Title
Umbilical cord dopamine, <tex>$\beta$</tex>-hydroxylase and met-enkephalin after conditions associated with chronic intrauterine stress Umbilical cord dopamine, <tex>$\beta$</tex>-hydroxylase and met-enkephalin after conditions associated with chronic intrauterine stress
Author
Faculty/Department
Faculty of Medicine and Health Sciences
Publication type
article
Publication
Basel ,
Subject
Human medicine
Source (journal)
Biology of the neonate. - Basel
Volume/pages
69(1996) :1 , p. 22-29
ISSN
0006-3126
ISI
A1996UA53000003
Carrier
E
Target language
English (eng)
Affiliation
University of Antwerp
Abstract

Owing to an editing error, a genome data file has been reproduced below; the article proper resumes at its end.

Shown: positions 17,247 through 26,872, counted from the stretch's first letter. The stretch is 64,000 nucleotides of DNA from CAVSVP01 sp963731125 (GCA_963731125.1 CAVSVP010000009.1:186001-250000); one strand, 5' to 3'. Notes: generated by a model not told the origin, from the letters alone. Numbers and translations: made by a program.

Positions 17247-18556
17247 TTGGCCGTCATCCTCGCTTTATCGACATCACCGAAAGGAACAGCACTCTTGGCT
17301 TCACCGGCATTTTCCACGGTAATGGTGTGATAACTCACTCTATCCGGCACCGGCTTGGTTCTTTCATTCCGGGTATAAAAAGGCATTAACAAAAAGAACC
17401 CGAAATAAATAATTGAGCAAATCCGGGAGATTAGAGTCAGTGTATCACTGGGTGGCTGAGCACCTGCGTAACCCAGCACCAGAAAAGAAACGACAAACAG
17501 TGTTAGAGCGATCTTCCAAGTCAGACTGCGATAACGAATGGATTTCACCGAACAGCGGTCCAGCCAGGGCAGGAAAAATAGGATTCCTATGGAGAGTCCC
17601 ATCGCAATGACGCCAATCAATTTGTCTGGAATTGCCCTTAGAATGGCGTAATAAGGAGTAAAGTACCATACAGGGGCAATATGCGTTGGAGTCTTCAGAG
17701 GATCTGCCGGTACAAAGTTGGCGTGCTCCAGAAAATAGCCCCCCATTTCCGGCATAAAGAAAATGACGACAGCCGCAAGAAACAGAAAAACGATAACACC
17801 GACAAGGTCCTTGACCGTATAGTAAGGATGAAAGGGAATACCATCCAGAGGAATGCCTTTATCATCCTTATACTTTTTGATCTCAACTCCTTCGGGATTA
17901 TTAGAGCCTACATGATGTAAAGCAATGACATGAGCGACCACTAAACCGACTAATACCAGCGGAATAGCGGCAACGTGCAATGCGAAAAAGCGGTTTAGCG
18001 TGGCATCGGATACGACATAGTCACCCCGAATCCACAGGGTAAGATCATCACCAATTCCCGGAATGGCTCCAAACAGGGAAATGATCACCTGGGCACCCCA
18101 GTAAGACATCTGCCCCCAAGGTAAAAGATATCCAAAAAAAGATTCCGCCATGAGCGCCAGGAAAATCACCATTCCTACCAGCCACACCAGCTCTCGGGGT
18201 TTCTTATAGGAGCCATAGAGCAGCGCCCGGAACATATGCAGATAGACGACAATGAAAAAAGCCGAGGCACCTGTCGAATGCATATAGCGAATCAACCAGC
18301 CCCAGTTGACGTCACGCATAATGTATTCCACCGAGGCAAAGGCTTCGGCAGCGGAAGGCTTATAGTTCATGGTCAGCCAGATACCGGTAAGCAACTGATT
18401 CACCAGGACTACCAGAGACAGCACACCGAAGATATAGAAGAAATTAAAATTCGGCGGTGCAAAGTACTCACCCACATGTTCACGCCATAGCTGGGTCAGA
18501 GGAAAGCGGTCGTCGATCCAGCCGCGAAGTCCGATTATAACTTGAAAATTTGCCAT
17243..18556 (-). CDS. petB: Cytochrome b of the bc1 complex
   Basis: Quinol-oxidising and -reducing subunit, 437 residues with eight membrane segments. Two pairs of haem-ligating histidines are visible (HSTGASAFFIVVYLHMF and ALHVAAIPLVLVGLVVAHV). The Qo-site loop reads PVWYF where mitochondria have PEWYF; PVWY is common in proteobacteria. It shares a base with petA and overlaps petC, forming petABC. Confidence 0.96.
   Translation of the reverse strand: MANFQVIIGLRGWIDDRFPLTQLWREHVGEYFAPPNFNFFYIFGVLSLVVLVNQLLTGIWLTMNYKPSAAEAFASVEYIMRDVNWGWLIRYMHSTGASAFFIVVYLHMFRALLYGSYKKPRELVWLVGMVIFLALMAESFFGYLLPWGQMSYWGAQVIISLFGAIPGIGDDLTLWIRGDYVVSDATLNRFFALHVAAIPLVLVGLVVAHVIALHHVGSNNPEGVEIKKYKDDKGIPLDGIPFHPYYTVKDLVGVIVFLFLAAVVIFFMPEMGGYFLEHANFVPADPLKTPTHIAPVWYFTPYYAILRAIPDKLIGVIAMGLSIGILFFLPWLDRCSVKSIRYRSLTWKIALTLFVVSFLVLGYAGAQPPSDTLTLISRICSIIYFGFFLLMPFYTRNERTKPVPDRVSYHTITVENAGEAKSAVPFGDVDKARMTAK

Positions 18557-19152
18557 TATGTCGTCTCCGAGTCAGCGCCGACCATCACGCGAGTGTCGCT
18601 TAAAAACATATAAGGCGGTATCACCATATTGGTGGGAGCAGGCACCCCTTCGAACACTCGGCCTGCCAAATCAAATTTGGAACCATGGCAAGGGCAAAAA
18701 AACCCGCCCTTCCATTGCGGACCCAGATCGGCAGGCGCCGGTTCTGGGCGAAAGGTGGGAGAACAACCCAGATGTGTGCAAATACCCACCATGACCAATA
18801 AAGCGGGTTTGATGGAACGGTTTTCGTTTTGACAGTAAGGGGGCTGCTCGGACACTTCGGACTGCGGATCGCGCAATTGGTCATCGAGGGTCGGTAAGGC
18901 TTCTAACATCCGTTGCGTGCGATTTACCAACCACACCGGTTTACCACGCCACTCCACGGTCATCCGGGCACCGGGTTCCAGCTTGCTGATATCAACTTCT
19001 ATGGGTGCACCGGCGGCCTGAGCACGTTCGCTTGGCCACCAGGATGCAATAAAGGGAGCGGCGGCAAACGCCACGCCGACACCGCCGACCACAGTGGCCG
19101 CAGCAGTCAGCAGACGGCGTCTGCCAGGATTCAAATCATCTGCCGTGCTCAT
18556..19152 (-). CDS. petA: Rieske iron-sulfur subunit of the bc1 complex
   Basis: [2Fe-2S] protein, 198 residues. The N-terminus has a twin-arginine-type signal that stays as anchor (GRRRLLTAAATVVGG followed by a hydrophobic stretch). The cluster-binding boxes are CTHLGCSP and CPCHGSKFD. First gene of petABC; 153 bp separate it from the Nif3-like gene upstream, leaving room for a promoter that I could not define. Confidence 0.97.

Objective: To evaluate whether the markers of autonomic nervous system activity, dopamine beta-hydroxylase (DBH), chromogranin A (CGA) and met-enkephalin (E), are different in cord blood from neonates born after conditions associated with chronic intrauterine stress (CIUS) as compared to neonates born after a normal pregnancy. Study design: 61 newborns (median BW 2,840 g, range 617-4270 g) born after a pregnancy complicated by maternal hypertension, maternal smoking, maternal diabetes mellitus or intrauterine growth retardation (STR group) were compared with 88 neonates (median BW 2,910 g, range 4,00-4,370 g) who had not suffered from such intrauterine conditions. DBH, CGA and E were measured in the cord blood of both groups. Results: When both groups were taken together, high DBH values were best related to maternal smoking (p = 0.004) and low E levels to maternal diabetes (p = 0.02). Within the STR group, high DBH values were best related with all. conditions linked with CIUS (p = 0.008), E levels were best linked with the combination of intrauterine growth retardation (positive correlation) and maternal diabetes (negative correlation) (p = 0.03). For CGA there was only a weak positive relation with maternal smoking (p = 0.3). Conclusion: Certain intrauterine conditions associated with CIUS, especially maternal smoking, may lead to alterations of the autonomic nervous system as revealed by some of its markers in cord blood of neonates. This may be important in the pathogenesis of certain conditions after birth, such as the sudden infant death syndrome.
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